'Telling' means widening the narrative distance. It feels safe, because we're interacting with our own surroundings in the same way. If someone asks you how you feel, you answer "I'm happy," maybe. You tell your friend how you feel. You don't describe the elation you feel when you look up at the sky and it widens and widens until you think you can embrace the whole horizon and do anything, have everything within reach. 'Happy' can mean so many things, and maybe you thought I meant something completely different when you heared me tell you 'I'm happy'. The same happens in writing. When you let your character say 'I'm happy' and then go on to explain why he's happy so the reader gets the correct picture, why aren't you showing the reader the exact emotion he should experience right from the start?

    That's exactly what you have to do in writing when you want to show.

    Some other ways a writer increases—sometimes unconsciously—narrative distance is by telling about the intention (e.g. picking up the phone to call someone) in order/an attempt to...

    Or telling that something comes before, then, or after something else. Suddenly and as soon as, hits the same groove. They disrupt the narrative and take the reader out of story-real-time. Look out for a follow-up article about editing and immediacy of the narrative.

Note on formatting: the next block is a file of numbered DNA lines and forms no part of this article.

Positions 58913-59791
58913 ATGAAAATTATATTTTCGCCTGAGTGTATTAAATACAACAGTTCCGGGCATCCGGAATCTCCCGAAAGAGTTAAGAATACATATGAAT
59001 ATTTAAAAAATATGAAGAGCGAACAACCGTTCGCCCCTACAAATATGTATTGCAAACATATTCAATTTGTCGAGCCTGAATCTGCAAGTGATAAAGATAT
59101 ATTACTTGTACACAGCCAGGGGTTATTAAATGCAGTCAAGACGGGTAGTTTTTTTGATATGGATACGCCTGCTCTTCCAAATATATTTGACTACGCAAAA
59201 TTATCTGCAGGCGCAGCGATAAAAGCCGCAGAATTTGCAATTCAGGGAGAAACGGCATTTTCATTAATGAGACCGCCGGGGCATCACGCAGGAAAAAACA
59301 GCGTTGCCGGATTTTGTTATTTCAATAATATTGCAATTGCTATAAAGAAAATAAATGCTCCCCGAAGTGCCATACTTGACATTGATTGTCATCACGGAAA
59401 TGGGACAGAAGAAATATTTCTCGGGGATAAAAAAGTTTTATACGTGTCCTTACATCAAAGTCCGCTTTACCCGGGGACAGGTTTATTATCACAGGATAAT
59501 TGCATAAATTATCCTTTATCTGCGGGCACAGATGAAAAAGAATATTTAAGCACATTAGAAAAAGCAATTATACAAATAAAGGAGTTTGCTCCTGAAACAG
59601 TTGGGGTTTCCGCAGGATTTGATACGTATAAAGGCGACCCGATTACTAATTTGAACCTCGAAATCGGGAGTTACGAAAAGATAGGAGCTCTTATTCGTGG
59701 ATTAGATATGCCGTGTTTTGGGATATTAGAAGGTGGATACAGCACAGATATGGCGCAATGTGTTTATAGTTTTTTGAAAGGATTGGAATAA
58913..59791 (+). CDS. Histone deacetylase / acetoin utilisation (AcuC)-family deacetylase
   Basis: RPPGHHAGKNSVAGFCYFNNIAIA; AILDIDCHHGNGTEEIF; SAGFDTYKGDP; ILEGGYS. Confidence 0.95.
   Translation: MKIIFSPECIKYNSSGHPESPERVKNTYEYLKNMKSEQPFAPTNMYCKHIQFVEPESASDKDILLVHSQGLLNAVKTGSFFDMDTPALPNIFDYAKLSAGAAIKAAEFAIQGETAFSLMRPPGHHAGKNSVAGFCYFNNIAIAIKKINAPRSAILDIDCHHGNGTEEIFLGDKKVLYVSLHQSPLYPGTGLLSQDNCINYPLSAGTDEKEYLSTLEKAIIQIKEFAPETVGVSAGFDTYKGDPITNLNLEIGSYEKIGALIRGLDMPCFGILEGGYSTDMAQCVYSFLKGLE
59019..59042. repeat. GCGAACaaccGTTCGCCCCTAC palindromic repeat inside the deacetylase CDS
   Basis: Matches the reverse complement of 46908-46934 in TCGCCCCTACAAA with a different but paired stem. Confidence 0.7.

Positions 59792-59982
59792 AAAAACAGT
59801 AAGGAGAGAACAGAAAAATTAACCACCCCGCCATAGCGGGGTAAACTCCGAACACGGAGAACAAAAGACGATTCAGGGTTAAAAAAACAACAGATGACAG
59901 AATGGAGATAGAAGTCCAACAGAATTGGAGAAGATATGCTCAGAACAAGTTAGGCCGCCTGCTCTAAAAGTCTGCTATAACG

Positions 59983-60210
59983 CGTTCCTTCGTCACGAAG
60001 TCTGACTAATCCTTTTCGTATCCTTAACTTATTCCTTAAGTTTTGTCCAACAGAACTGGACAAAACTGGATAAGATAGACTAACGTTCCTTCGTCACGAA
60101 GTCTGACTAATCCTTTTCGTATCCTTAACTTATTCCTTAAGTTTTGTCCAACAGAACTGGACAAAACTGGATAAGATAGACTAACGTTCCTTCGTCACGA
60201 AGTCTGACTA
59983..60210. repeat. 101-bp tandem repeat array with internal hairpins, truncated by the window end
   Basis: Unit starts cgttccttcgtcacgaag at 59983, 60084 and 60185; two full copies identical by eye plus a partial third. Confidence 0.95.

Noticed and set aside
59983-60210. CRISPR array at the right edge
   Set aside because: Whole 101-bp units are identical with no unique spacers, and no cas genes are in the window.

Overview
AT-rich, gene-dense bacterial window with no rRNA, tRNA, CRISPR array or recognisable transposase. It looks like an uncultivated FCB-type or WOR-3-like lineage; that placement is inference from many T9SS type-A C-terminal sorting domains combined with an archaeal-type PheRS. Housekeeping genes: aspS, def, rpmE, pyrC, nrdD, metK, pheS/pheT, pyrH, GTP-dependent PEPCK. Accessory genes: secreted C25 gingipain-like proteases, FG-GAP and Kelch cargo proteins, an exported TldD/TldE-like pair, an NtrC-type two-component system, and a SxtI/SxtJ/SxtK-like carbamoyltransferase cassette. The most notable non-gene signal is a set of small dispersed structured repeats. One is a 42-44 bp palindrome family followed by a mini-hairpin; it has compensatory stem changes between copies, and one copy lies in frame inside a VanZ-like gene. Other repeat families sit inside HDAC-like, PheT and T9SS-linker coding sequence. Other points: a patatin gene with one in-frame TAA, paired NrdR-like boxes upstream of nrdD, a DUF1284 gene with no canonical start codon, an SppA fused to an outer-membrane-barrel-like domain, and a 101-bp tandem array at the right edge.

In writing, when you're telling, you lack confidence. Tell, and you'll be safe. Say it through exposition, because then you won't have to feel. It's always a good idea to use strong words that best describe the experience of the character; just don't stop there. Good stuff always takes a stand. In writing, there's no place for timidity. Show me the truth. Show me lies. I don't care, but show me.

    (Narrative) SHOWING is:
    For starters, use strong verbs and specific nouns: A tree isn't specific, but a willow is. Are adjectives and adverbs showing or telling? Often, they are placeholders for what actually happens, so again: show me what they mean to the character, specifically, in this moment. Replace them with a description of how your characters experiences the moment. Give me details (check out the article on 'Details in Writing'). Word of caution though: Too many details aren't good either. Don't go and stick an adjectives (or more than one) to every noun within reach. Choose which ones describe best and use only them.

    Create a sense of setting: The crunch of leaves under my shoes, the sensual impressions of raindrops hitting my skin... You're not interrupting the scene, you're helping me visualise. Take your time with description. Don't rush. Savour the moment. Don't minimise. Using strong words doesn't mean you should rush. Details, details. Well chosen. Use a character's physicality to give the reader the sense of being there when the setting interacts with the character, like the discomfort of rain.